The Sahara is a vast, bare, intensely arid, dust exporting landscape today. Yet, in the early Holocene, the Sahara was green; a well-vegetated landscape crosscut by a network of rivers and lakes, populated by hippopotamuses, other megafauna and our early ancestors. Strong evidence also exists for multiple earlier Green Sahara Periods (GSPs), with their occurrence paced by variability in solar insolation. However, terrestrial climate archives used to provide direct evidence of past humid conditions are often plagued with intervals of erosion and/or non-deposition, while sapropels (organic-rich sediment layers in the Mediterranean Sea) only provide an indirect record of North African climate. Here, we explore how the expression of GSPs has changed across a range of global climate states, including warmer intervals than today, with new, detailed records of terrigenous inputs to North Atlantic deep-sea sediments situated underneath the Saharan dust plume. We document a long and sustained history of astronomically-paced oscillations between distinctly humid and arid conditions from at least 11 million years ago, with three distinct phases in the sensitivity of the relationship between astronomical forcing and African hydroclimate identified. Our data provide a new framework for assessing evolutionary outcomes on land, including implications for our hominid ancestors.

How to cite: Crocker, A., Naafs, B. D., Westerhold, T., James, R., Cooper, M., Röhl, U., Pancost, R., Xuan, C., Osborne, C., Beerling, D., and Wilson, P.: Green Sahara Periods in a warmer world: a proxy-based reconstruction of the last 11 Myr, EGU General Assembly 2022, Vienna, Austria, 23–27 May 2022, EGU22-12442, https://doi.org/10.5194/egusphere-egu22-12442, 2022.

18:22–18:28
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EGU22-12607
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ECS
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Virtual presentation
Ellen Berntell and Qiong Zhang

Proxy records have shown that the Mid-Holocene was a period of humid conditions across West Africa, with an enhanced West African Monsoon (WAM) reaching far into the Sahara region and with vegetation covering areas currently characterized by desert leading to conditions being referred to as the Green Sahara. However, General Circulation Models struggle with recreating this strengthened Mid-Holocene monsoon, and the results from the latest PMIP4 simulations showed a clear underestimation of the rainfall enhancement across the Sahel and Sahara region. Understanding what physical processes drive the variability of the WAM, and including those processes in our simulations, might aid in closing this gap. The vegetation-albedo feedback has long been viewed as an important process modulating the monsoon variability in West Africa, and simulations using prescribed vegetation to recreate a Green Sahara have exhibited a strengthening of the WAM and increased rainfall. However, these simulations represent an idealised vegetation cover based on proxy records found along the west coast of West Africa and do not take any environmental heterogeneity into account. Furthermore, this only represents a one-directional forcing by the vegetation on the climate, rather than the vegetation-albedo feedbacks. This might therefore over-/underestimate the changes of the WAM, as well as over-/understate the importance of the vegetation feedbacks. To address this, we have simulated the Mid-Holocene (~6 ka) climate using the high-resolution Earth System Model EC-Earth3-Veg. The results show that coupled dynamic vegetation reproduce a clear enhancement of the WAM when compared to simulations with a prescribed modern vegetation cover. This enhances warming of the Sahara region and deepens the Sahara Heat Low resulting in increased rainfall and strengthened monsoonal flow across West Africa. However, the enhancement is still below what can be viewed in proxy reconstructions which highlights the importance of investigating additional processes, such as including interactive aerosol-albedo feedbacks.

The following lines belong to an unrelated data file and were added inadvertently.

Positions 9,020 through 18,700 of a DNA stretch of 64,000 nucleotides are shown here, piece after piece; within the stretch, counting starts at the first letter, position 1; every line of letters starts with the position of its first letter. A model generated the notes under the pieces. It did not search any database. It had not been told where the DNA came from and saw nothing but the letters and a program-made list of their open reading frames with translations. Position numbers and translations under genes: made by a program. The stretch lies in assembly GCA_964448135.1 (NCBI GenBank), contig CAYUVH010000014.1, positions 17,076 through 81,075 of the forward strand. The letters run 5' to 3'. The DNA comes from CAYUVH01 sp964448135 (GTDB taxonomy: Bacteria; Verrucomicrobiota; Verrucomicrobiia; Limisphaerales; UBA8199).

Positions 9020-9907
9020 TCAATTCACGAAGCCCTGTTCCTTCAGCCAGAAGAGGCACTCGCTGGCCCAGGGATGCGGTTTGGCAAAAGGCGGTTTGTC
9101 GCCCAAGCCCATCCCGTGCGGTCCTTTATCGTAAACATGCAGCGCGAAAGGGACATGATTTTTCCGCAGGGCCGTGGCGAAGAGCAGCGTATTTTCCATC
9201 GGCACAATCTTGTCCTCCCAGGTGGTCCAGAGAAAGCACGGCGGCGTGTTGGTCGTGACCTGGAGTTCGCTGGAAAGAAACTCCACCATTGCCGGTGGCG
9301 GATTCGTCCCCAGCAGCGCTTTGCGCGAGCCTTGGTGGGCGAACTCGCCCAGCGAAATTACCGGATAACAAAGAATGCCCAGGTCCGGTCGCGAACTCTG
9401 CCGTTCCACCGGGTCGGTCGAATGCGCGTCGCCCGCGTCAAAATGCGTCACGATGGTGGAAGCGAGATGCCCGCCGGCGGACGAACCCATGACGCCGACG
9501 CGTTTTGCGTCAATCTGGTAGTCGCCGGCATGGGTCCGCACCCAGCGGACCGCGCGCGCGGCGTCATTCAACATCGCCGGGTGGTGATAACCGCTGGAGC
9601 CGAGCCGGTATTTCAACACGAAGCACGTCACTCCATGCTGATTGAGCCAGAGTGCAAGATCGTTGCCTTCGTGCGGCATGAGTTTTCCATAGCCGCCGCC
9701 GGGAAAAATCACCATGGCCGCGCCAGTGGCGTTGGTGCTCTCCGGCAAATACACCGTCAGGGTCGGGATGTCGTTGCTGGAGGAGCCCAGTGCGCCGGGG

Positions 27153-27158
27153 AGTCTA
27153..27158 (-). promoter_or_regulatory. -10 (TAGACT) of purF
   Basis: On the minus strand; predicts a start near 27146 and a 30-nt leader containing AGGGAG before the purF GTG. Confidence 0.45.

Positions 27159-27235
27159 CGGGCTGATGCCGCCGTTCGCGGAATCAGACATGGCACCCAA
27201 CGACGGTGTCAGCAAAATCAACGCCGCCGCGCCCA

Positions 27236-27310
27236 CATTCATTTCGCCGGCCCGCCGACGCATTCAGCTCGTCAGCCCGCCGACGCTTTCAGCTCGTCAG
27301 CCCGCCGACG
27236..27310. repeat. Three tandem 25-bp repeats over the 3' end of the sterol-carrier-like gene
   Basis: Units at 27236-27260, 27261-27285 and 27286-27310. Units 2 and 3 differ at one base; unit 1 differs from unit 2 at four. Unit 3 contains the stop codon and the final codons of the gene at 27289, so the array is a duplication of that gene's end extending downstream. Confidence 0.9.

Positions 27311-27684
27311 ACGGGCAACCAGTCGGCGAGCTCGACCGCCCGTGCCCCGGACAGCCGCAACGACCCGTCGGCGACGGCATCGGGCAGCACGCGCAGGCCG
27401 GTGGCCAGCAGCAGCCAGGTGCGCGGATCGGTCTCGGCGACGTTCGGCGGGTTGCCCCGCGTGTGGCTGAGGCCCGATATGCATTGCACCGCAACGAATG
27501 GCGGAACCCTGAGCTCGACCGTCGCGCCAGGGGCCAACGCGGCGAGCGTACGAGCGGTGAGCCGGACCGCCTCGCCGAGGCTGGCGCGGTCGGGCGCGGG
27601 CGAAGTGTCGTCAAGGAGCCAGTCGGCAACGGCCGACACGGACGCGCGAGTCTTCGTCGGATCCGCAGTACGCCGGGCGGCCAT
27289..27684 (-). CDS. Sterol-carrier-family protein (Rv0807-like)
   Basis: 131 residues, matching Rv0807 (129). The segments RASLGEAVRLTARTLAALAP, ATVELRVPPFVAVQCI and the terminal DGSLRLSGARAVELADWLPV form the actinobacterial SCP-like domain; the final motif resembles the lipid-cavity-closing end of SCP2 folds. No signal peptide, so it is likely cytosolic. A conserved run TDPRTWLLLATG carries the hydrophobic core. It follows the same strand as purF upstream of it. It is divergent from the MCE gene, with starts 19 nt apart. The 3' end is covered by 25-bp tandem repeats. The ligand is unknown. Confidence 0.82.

How to cite: Berntell, E. and Zhang, Q.: Vegetation feedbacks enhance the West African Monsoon during the Mid-Holocene, EGU General Assembly 2022, Vienna, Austria, 23–27 May 2022, EGU22-12607, https://doi.org/10.5194/egusphere-egu22-12607, 2022.